The saga of protecting gray wolves (Canis lupus) under the Endangered Species Act took another twist late Friday as conservation groups and the U.S. Department of the Interior (DoI) reached a compromise to remove protections for the animals in two states. Wolves were first listed as an endangered species in 1974 but lost their status in the northern Rockies in 2008, the start of a long line of lawsuits and legal rulings that saw wolves' legal protections removed and re-instated several times. More than 100 wolves in Montana, Idaho and Wyoming were shot by hunters during the interval in 2009 when protections were lifted.

Most recently, Congress has considered removing wolves from the endangered species list, and many environmental groups feared a decision would be based less on the science of wolf conservation than on politics.

The legal settlement was filed with the U.S. Federal Court in Montana and now awaits a judge's ruling. If accepted, wolves would retain their protections in Washington State, Oregon, Wyoming and Utah, but would lose their federal protection in Idaho and Montana, where the states would regain "management authority" over the animals.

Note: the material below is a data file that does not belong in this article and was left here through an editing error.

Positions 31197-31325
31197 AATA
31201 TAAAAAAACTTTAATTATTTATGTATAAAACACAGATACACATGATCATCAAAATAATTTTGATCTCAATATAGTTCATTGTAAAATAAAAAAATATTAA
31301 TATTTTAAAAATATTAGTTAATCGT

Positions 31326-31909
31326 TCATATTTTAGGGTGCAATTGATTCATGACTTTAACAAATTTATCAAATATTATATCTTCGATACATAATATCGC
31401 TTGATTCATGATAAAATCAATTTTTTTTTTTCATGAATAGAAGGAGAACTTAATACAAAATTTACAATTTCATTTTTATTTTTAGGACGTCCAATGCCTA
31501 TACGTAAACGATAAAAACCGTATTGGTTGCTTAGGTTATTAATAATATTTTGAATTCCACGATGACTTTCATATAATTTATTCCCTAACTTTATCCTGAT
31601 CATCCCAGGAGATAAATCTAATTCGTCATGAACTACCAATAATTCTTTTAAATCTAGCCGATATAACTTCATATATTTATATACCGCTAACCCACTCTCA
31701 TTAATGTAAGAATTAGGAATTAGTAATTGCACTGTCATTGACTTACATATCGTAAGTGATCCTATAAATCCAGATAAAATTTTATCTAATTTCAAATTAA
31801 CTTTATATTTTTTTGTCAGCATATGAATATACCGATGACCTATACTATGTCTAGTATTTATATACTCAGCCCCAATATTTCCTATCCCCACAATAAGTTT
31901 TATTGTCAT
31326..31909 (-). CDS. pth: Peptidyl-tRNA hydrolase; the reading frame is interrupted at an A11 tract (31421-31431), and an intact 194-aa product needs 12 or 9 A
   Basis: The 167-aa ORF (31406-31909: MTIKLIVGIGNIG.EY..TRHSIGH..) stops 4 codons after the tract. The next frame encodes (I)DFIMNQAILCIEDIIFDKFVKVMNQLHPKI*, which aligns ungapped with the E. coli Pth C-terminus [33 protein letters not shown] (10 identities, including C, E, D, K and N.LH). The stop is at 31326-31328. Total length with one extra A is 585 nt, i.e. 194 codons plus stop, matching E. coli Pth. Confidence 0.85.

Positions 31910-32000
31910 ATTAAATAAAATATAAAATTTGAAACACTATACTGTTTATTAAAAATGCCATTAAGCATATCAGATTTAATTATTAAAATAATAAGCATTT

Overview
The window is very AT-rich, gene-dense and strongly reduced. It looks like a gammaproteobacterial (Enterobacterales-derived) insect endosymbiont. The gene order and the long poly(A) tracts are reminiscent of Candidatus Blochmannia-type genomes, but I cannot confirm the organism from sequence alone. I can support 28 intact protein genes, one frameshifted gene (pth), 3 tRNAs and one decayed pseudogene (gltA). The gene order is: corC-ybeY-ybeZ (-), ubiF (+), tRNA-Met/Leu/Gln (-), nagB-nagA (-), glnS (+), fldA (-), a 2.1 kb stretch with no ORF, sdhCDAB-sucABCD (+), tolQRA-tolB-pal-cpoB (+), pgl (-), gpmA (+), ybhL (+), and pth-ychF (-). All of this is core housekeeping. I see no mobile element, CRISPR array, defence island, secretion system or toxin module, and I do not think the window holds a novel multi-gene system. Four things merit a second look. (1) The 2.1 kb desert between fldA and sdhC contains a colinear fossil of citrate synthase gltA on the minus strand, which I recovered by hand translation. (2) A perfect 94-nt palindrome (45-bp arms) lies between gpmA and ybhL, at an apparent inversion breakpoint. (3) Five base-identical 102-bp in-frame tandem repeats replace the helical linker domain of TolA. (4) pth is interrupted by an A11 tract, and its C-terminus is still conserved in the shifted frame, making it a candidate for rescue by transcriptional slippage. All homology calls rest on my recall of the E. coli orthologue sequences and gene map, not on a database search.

Ten of the 14 conservation groups that have been fighting for wolves since 2009 signed on to the settlement. Earthjustice, the environmental law group serving as counsel through much of the last few years' legal proceedings, stepped down on Friday, stating "we can no longer represent multiple clients in litigation because the clients' interests become adverse to one another."

The settlement specifies that Montana and Idaho will be allowed to manage their wolf populations in accordance to approved conservation plans, which sets the stage for hunting to resume there. Meanwhile, the DoI has agreed to conduct scientific monitoring of wolf populations in the other four states and have the results reviewed by an independent scientific advisory board in three years.

Montana Sen. Jon Tester (D) said on Friday that he will continue his efforts to fully remove wolves from the Endangered Species Act.

According to numbers released earlier this month by the U.S. Fish and Wildlife Service, there are now approximately 1,700 wolves in the U.S. northern Rockies. Idaho and Montana are home to about 1,200 of those animals. Oregon and Washington have very small populations, totaling about 40. Utah does not have any resident wolves. The compromise does not affect wolves outside the northern Rockies. The only self-sustaining populations outside of this region are in Alaska, Wisconsin and Michigan.


Photo: Gray wolf, courtesy of U.S. Fish and Wildlife Service